House and Senate negotiators have agreed to a $17 billion bill meant to reform the Veterans Affairs Department, setting up a scramble this week to send the legislation to President Obama’s desk.
The new bill would provide $10 billion for veterans to seek private care at hospitals and clinics outside the VA, and $5 billion to allow the department to hire more doctors, nurses and medical staff. Another $1.5 billion could be spent on leases to use other medical facilities at 27 sites around the country.
Both Republicans and Democrats accepted concessions to reach a deal, some of which could cost them votes.
The final bill is smaller than the Senate’s original three-year bill, which the Congressional Budget Office said would add $35 billion to the deficit over the next decade. It includes new restrictions that limit the number of veterans who could seek private care to those who are enrolled in the Veterans Affairs system as of Aug. 1.
Once the $10 billion in funding for veterans to seek private care runs out, the VA will have to come back to Congress through the normal appropriations process to win more funding.
Republicans, for their part, conceded that $12 billion of the bill’s costs would be considered emergency mandatory spending that would add to the deficit. Republicans had wanted to offset all the costs with spending cuts.
The other $5 billion would be offset by other spending cuts within the agency, including through a cap on the performance bonuses doled out by the department — something demanded by Republicans.
House Veterans’ Affairs Committee Chairman Jeff Miller (R-Fla.) predicted the bonus limit would let the government recoup $400 million over 10 years. Senate Veterans’ Affairs Committee Chairman Bernie SandersBernie SandersFive takeaways from Trump's inauguration Trump takes reins of divided nation Trump's inaugural from the eyes of a Bernie Sanders delegate MORE (I-Vt.), who negotiated the deal with Miller, said he was “comfortable” with the balance between emergency spending and spending cuts.
Miller acknowledged he will lose some Republican votes because the final measure adds to the deficit, but said it was important that lawmakers leave Washington for their five-week recess with a deal approved.
“It goes without saying that we have a VA that is in crisis today — this agreement will go a long way to resolve the crisis,” Miller said during a joint press conference with Sanders.
Miller said he approved of adding to the deficit in this instance “because the veterans need a quick response.”
He also expressed confidence that he would be able to convince fiscally conservative GOP and Tea Party members to vote for a compromise bill that boosts spending.
“There will be an education process that will have to take place,” Miller added. “Obviously, some of our members will need a little more educating than others.”
Later on Monday, Miller said he expected the House would vote on the legislation Wednesday.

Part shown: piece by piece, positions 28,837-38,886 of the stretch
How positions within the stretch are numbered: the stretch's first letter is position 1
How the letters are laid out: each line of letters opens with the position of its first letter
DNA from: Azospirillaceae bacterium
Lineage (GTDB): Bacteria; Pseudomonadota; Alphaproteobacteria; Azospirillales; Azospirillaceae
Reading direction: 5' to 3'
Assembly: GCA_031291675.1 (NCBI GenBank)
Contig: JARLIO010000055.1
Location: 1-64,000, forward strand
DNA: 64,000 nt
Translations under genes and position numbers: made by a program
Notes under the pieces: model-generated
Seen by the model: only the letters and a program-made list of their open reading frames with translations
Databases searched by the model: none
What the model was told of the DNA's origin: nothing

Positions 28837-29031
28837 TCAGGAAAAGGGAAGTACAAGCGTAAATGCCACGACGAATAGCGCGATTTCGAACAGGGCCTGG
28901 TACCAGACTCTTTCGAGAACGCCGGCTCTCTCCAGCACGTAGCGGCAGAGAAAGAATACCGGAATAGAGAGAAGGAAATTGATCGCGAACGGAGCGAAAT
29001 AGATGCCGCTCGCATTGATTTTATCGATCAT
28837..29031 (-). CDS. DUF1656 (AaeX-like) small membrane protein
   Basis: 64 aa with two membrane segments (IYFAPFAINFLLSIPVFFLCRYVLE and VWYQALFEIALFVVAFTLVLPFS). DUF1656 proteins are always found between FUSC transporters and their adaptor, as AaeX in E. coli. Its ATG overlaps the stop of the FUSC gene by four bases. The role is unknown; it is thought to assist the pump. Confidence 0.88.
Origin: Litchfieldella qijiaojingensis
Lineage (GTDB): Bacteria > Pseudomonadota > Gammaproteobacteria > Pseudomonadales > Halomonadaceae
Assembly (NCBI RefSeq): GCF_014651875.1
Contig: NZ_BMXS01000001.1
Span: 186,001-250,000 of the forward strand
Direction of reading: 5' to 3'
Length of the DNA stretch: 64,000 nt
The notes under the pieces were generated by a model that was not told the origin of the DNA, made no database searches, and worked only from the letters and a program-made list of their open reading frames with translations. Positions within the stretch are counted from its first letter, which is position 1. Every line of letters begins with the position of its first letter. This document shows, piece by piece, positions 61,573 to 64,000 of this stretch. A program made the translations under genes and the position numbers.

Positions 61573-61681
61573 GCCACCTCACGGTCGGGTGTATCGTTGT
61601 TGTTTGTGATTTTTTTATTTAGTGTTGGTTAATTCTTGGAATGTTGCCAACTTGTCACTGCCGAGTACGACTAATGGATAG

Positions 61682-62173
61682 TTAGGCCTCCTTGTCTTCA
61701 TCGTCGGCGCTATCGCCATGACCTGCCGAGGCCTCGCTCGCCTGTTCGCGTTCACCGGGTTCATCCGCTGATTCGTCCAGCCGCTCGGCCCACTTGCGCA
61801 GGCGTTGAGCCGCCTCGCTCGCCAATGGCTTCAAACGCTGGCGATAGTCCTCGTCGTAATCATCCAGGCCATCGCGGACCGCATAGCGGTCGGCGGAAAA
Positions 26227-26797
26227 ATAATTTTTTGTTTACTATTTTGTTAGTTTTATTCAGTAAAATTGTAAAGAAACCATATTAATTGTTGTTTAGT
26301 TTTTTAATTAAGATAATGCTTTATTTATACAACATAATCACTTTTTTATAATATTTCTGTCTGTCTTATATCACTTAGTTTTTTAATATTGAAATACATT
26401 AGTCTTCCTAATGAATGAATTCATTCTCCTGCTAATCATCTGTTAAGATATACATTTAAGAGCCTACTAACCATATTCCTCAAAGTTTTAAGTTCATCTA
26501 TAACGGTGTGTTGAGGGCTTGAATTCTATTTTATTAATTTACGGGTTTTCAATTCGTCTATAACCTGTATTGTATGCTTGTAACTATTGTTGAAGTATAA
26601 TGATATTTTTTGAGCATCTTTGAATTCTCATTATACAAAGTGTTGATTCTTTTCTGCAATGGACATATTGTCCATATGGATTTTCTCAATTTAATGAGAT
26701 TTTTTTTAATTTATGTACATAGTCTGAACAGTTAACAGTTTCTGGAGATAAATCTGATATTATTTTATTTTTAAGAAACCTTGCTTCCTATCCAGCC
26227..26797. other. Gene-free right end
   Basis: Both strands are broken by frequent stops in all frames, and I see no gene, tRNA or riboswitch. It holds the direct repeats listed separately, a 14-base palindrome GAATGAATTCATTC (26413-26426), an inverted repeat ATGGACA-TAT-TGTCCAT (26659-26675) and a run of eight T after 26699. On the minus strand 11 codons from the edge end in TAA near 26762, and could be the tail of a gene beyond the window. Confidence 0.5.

Sen. Bob Corker (R-Tenn.) on Friday urged lawmakers to not vote on a bill until it is scored by the Congressional Budget Office.
Minority Leader Nancy Pelosi (D-Calif.) in a statement praised Miller and Rep. Mike Michaud (Maine), the panel’s ranking Democrat, for getting a deal put together. Pelosi’s statement suggests the bill will get broad Democratic support.
Pelosi also jabbed at Speaker John Boehner (R-Ohio), saying there should be no “further delay” in bringing the bill to the floor.
The agreement comes days after negotiators appeared deadlocked. But after Sanders and Miller exchanged barbs last week and Senate Democrats boycotted a conference meeting, the two began talking again on Thursday night.
The renewed talks also followed an unusual vote in the House in which 13 Republicans voted in favor of a Democratic measure instructing the House conferees on the VA bill to agree to the Senate’s bill. The vote underscored the fact that many rank-and-file Republicans wanted to see a deal.
“Rather than go through why we didn’t do this a month ago and get it done, the important point is that we are here together having done something,” Sanders said on Monday. “I’m proud of what we have accomplished.”
The controversy surrounding the Veterans Affairs Department exploded after reports that veterans had died while waiting for care despite a maximum 14-day waiting period set by the VA. Internal reports subsequently revealed that officials at the VA had covered up instances in which veterans waited for months before receiving care.
The scandal cost Veterans Affairs Secretary Eric Shinseki his job; he resigned at the end of May. Robert McDonald, a former Procter & Gamble CEO, could be confirmed by the Senate this week as his successor.
The compromise bill will grant the secretary new powers to fire employees. Those deemed to be underperforming would have an unpaid, 21-day window to appeal their dismissal, a provision Sanders fought for throughout the talks.
The compromise measure allows veterans to get care from non-Veterans Affairs physicians who participate in Medicare if they live more than 40 miles away from a VA facility, or if agency doctors cannot see them within 30 days.
The department would be required to conduct regular audits on the accuracy of care and staffing levels at each major medical facility.
A Sanders spokesman said legislative text of the bipartisan bill likely would not be available until Monday night.
This story was posted at 2 p.m. and updated at 7:07 p.m.